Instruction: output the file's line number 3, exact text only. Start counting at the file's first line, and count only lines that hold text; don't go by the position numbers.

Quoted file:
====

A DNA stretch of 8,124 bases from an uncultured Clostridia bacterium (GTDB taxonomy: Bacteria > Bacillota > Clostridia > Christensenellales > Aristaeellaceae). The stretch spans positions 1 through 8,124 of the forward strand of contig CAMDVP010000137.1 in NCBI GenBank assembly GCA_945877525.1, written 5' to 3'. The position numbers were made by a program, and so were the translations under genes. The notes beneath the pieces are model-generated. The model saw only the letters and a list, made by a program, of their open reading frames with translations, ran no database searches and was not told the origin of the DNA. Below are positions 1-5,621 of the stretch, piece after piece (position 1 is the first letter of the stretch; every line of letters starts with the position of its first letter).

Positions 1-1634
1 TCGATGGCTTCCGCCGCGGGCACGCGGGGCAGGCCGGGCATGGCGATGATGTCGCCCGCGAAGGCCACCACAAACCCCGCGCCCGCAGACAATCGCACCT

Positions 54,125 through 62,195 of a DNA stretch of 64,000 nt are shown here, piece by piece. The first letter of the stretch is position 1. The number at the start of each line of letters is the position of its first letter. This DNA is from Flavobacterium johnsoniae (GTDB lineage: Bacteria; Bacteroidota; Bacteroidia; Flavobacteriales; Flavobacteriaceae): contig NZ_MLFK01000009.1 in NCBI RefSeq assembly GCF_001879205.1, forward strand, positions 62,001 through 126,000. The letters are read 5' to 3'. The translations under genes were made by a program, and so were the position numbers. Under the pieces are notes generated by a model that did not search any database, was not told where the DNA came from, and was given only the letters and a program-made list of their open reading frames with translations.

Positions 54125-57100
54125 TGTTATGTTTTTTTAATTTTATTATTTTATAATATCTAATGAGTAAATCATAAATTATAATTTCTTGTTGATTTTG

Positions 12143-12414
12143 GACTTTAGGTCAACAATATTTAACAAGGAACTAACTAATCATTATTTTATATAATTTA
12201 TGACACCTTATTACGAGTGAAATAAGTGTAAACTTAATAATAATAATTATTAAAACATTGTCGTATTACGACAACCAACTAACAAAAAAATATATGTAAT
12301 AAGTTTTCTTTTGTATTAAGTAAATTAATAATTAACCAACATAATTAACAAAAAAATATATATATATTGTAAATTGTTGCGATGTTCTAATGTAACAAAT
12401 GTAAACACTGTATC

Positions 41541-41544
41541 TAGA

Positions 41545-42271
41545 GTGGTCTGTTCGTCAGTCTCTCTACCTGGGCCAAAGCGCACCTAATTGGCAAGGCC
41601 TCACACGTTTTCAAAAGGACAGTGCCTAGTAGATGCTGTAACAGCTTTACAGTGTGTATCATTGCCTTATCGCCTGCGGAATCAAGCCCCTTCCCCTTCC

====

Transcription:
1 TCGATGGCTTCCGCCGCGGGCACGCGGGGCAGGCCGGGCATGGCGATGATGTCGCCCGCGAAGGCCACCACAAACCCCGCGCCCGCAGACAATCGCACCT